A friend of mine, a soul musician, recently commented in despair that his Facebook feed had descended into massive ideological conflict over the US election.
Most of you should be ashamed of yourselves. Both sides need to calm the f**k down. Whatever happened to humanity – to loving your fellow man? It seems as though we are miles from resolve and have forgotten – at the end of the day we bleed, breathe & hurt the same. Though I am extremely relieved at the outcome, I am also saddened at the careless way in which we treat each other. DO BETTER AMERICA!!
In the heat of ideological battle, there’s barely even a concern for anonymity any more. Public fora become bear pits. Faces often glower beside churlish remarks.
On Easyjet’s recent decision to allocate seating rather than allow the melée of old, a commenter satirically suggested: “It was better the old way. At least Brits then had to talk to one another”. Judging by some of the insects that crawl the internet world, it’s probably safer if we don’t.
One-Upmanship / One-Downmanship
The internet propagates an ‘I know best’ mentality, where one-upmanship is not just demonstrated but actively sought. Ironically, this is often achieved by lowering one’s position rather than inflating it.
Take the grim situation with personal finances. Returns on savings in the UK are plummeting by the day. Banks are still resisting any lending to small businesses. And the docking of child benefit from January adds to the cumulative suffering of the so-called ‘squeezed middle’. A cack-handed policy means that families with a household income of £100,000 could see child benefit left untouched, while those with a single earner earning over £50,000 will see their benefit reduced by 1% for every extra £100.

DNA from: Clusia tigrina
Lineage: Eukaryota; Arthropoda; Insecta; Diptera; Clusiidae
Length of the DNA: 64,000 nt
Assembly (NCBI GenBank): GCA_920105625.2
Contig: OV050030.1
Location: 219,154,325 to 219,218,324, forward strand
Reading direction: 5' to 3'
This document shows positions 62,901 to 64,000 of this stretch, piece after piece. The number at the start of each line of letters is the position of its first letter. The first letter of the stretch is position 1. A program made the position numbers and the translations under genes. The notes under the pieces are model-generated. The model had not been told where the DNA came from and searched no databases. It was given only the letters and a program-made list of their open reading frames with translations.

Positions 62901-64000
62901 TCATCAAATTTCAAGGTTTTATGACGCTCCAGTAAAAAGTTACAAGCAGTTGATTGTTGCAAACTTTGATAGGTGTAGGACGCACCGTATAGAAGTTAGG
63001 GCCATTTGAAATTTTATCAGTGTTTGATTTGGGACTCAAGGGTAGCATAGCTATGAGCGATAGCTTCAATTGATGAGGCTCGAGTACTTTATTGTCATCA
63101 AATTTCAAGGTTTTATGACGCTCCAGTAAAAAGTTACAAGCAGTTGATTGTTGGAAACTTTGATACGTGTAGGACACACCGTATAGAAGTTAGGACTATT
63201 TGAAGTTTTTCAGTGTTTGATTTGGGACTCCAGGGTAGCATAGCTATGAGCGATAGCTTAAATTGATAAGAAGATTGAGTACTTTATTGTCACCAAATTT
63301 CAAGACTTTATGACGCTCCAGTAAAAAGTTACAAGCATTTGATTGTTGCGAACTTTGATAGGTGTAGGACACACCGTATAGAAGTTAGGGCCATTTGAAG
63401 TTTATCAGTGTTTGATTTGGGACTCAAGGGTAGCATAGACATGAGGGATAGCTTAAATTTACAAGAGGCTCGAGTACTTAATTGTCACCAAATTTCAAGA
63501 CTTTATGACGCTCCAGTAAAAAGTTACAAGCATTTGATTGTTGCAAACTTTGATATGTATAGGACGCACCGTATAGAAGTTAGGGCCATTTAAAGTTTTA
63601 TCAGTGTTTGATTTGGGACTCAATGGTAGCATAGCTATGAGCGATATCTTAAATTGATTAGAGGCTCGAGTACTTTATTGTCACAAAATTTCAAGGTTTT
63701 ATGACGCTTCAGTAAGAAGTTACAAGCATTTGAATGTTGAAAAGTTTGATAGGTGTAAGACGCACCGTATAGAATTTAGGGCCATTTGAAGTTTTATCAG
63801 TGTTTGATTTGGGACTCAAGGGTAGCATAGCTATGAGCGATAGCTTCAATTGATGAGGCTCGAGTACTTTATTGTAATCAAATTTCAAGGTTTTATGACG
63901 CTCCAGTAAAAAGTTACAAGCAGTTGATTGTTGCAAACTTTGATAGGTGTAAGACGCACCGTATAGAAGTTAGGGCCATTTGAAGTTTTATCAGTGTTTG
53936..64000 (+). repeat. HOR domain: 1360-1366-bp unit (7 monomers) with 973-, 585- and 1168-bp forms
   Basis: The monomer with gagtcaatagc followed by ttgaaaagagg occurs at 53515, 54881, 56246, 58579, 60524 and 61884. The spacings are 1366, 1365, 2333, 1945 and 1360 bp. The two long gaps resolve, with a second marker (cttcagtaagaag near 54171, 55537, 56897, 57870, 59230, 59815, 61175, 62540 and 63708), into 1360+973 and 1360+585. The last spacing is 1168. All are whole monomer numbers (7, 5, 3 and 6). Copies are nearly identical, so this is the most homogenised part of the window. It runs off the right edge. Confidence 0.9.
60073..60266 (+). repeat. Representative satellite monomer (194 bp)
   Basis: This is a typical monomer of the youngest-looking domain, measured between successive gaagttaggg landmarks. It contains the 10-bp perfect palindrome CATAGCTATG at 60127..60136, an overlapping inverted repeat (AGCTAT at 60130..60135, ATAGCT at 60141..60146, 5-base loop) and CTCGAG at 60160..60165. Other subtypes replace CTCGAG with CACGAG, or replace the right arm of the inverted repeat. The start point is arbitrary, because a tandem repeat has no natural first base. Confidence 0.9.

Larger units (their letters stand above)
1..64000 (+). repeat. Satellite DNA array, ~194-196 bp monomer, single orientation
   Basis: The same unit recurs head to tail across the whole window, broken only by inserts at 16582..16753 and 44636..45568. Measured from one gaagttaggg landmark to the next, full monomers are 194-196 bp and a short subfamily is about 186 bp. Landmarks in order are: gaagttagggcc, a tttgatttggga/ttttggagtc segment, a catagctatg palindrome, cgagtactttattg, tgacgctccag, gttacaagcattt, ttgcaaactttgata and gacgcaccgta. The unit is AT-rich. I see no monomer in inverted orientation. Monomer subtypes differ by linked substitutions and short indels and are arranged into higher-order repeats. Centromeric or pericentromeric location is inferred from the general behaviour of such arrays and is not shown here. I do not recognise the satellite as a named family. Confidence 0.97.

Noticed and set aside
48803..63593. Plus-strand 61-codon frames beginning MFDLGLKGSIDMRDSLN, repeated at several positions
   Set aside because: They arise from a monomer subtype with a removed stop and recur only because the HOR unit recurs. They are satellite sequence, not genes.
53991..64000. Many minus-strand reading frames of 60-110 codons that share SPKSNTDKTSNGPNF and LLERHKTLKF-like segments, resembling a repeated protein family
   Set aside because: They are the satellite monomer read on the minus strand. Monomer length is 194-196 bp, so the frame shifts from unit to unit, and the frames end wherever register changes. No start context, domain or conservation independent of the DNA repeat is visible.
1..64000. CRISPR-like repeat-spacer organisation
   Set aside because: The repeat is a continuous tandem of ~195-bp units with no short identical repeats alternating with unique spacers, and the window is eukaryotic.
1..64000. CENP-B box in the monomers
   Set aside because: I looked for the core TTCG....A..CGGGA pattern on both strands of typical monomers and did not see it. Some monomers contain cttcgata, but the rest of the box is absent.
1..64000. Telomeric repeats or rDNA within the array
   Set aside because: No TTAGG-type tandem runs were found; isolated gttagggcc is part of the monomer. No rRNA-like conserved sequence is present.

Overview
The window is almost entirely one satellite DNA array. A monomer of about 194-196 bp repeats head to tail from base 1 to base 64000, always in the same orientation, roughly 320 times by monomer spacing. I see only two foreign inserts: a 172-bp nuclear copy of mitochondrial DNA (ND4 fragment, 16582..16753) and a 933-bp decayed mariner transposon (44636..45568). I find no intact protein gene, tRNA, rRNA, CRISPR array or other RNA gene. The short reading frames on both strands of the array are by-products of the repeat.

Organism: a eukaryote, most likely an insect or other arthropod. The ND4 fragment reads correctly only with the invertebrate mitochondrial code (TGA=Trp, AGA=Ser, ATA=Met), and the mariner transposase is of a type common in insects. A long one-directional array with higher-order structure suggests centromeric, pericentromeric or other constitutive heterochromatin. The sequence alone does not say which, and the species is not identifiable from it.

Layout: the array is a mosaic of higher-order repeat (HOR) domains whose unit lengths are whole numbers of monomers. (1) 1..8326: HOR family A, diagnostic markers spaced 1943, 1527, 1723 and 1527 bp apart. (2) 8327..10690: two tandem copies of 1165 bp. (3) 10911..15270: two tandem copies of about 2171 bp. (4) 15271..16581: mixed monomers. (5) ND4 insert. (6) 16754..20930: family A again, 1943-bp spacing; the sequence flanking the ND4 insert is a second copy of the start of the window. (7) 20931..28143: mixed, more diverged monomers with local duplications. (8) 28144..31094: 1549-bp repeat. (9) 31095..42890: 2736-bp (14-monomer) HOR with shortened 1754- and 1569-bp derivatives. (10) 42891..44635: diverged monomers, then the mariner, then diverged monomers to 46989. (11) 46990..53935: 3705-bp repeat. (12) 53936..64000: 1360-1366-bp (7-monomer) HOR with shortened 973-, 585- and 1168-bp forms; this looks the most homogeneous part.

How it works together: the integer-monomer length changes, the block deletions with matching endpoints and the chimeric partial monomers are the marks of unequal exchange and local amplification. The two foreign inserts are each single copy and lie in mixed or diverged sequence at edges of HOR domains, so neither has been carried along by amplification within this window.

But it’s the controversial claim of ‘hardship’ that really riles people like little else. I’ve read several provocative accounts of people reportedly struggling on six-figure household incomes.
“Try living on OUR household income”, comes the infuriated public response, as commenters compete against each another in a desperate attempt to establish themselves as the most poverty-stricken, most unfortunate, most victimised and most insulted.
Often justifiably, it must be said. A freelance columnist complaining at the cost of childcare last week firstly had a grumble at the quality of staff in these institutions, and then, incredulously, at the need for elocution for her poor children who emerged from day-care using the word ‘toilet’.
But notwithstanding, there’s an ingrained and unforgiving sense of one-upmanship in the face of hardship. There’s a tendency to go too far, and such reporting encourages a momentum of aggression fostered by lazy assumptions and a narrowed vision of accomplishment.
Shame on those who’ve built themselves up to a position where they earn more! How can they possibly struggle? How dare they complain!? Those who earn more don’t work as hard. Allowing column space for households earning in excess of £100,000+ is asking for all of this. It’s the Mail’s coup de main.
However, closer to the bone, it’s clear that affordability is something that we overlook too quickly.
Helen Carroll’s piece on financial struggles visibly tried to differentiate itself from these preceding pieces. She’s far more considered and unassuming, though the prolonged emphasis on having “climbed the social ladder” overshadows the greater achievement of building from the ground up.